Felix of Cantalice, St.
FELIX OF CANTALICE, ST.
Capuchin lay brother; b. Cantalice (Diocese of Cittaducale), Italy, May 18, 1515; d. Rome, May 18, 1587. Felix was the third of four sons born to devout peasant parents, Santi and Santa Porri. Until his 28th year he labored as a farmhand and shepherd. Felix led a remarkably innocent life, and spent much time in prayer, especially during his long vigils with the flocks. Finally, desirous of imitating the Desert Fathers, he sought admission to the newly formed branch of Friars Minor known as Capuchins.
In the novitiate of the order's Roman province at Anticoli, Felix (who retained his baptismal name) manifested the heroic spirit of charity, prayer, and penance that characterized his entire life despite temptations and a malignant fever that tried his vocation. He pronounced his solemn vows in the friary of Monte San Giovanni, May 18, 1544, and spent three more years in spiritual formation at Tivoli and Viterbo. In 1547 he was sent to the Convent of St. Bonaventure, Rome, where for the next 40 years he served his brethren as questor. This meant that every day Felix had to trudge the streets of Rome, stopping at homes and shops to collect in a sack the food offered by benefactors for St. Bonaventure's large community. The barefoot friar with the huge sack over his shoulder became a celebrity. Children flocked to him, hailed him with his own constant greeting, "Deo gratias." Along the way he converted hardened sinners, consoled sufferers, and fed the poor. The Romans were edified and amused by his accustomed outcry: "Make way for the Capuchins' ass!" One day (St.) Philip neri deposited his great clerical hat on the brother's cowled head, and obliged him, as a test of humility, to go thus on his rounds. But Felix in return insisted that Philip drink publicly from a huge flagon of wine, to the great glee and merriment of the onlookers.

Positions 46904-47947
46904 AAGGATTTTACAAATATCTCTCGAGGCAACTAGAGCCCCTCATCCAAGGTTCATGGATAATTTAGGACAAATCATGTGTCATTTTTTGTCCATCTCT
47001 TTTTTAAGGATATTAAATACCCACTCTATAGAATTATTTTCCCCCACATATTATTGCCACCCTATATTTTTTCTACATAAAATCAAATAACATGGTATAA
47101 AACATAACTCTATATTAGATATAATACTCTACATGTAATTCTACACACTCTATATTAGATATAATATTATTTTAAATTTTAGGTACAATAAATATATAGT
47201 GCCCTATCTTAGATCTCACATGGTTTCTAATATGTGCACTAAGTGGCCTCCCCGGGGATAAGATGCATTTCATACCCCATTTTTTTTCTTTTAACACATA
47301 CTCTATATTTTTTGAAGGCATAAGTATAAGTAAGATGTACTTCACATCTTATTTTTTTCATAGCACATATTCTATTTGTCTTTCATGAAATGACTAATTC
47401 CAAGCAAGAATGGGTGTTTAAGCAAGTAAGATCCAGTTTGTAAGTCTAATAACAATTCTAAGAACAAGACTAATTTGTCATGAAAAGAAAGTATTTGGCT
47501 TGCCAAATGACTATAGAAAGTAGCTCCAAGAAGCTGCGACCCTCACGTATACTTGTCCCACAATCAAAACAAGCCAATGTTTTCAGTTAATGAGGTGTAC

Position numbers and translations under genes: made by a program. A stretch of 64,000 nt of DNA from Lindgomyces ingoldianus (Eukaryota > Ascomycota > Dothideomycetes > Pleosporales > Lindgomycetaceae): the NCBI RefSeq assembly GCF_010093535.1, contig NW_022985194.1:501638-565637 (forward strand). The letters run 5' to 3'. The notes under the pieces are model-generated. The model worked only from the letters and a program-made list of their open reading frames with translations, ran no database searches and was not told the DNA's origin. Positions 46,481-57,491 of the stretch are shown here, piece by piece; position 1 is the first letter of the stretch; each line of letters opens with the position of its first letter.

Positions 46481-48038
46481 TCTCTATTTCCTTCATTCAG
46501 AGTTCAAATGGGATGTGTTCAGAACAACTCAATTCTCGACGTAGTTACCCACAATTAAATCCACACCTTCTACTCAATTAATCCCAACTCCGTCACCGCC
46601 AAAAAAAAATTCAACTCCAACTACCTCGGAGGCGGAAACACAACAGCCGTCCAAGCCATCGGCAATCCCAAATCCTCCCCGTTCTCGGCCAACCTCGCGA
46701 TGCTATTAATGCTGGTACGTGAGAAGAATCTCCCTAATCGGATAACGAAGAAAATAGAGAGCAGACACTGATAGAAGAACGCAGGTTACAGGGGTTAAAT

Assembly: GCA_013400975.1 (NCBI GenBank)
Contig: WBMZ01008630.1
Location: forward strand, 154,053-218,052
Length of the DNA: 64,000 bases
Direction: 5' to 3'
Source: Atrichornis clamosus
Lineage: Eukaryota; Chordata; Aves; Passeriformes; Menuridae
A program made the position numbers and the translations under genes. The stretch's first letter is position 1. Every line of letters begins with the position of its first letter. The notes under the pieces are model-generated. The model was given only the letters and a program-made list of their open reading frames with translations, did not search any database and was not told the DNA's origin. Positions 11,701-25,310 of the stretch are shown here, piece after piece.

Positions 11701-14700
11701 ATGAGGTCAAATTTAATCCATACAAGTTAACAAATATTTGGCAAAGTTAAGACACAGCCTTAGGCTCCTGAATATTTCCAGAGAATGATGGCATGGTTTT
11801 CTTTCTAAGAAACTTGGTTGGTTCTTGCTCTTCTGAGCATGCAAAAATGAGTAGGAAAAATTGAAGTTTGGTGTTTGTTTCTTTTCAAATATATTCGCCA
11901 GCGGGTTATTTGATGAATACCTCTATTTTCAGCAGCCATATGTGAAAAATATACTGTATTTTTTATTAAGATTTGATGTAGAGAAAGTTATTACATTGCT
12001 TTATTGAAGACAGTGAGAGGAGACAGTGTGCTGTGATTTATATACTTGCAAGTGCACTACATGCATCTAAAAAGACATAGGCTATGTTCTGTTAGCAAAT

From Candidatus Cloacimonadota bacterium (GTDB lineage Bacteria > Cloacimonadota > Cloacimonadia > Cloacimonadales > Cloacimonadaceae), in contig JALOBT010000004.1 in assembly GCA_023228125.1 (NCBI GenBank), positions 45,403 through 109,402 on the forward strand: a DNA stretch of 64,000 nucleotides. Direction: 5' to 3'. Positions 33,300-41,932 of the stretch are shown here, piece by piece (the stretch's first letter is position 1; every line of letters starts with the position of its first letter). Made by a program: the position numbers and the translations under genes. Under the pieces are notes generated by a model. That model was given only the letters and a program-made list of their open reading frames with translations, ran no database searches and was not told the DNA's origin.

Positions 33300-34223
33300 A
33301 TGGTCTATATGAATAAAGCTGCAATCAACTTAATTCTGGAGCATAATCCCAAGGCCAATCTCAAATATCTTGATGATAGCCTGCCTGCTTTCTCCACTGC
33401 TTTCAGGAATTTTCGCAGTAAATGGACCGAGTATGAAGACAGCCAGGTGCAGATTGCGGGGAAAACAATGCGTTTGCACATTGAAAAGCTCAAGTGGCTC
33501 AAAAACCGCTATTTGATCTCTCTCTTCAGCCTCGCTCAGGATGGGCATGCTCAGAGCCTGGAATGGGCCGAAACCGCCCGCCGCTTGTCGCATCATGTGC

Felix enjoyed the friendship of other saints and eminent persons. (St.) Charles borromeo consulted him, unlettered though he was, on the rule of life to be given his Oblates. Another personal friend was sixtus v, who, on the day of Felix's death, urged the process of his beatification. Sixtus declared that he had witnessed 18 miracles wrought by the holy questor, and that he would testify to them personally. Consoled by heavenly visions, Felix died on the feast of his patron, which was also the anniversary of his own birth and religious profession. His body lies in the Capuchin Church of the Immaculate Conception, Rome, on the present Via Veneto. urban viii beatified Felix on Oct. 1, 1625. With his canonization by clement xi, May 22, 1712, Felix of Cantalice became the first Capuchin saint. He is often depicted according to one of his visions, holding the Infant Jesus, whom the Blessed Virgin has placed in his arms.
Feast: May 18.
Bibliography: b. gitzen, "St. Felix of Cantalice," Round Table of Franciscan Research, 10 (reprint 1949) 99–116. a. kerr, A Son of St. Francis (London 1900). Lexicon Capuccinum (Rome 1951) 574–575. a. butler, The Lives of the Saints, ed. h. thurston and d. attwater (New York 1956) 2:344–345. Acta Sanctorum May 4:202–292. w. de paris, Catholicisme 4:1153–54. Analecta Ordinis Fratrum Minorum Cappuchinorum 29 (1913) 283–288.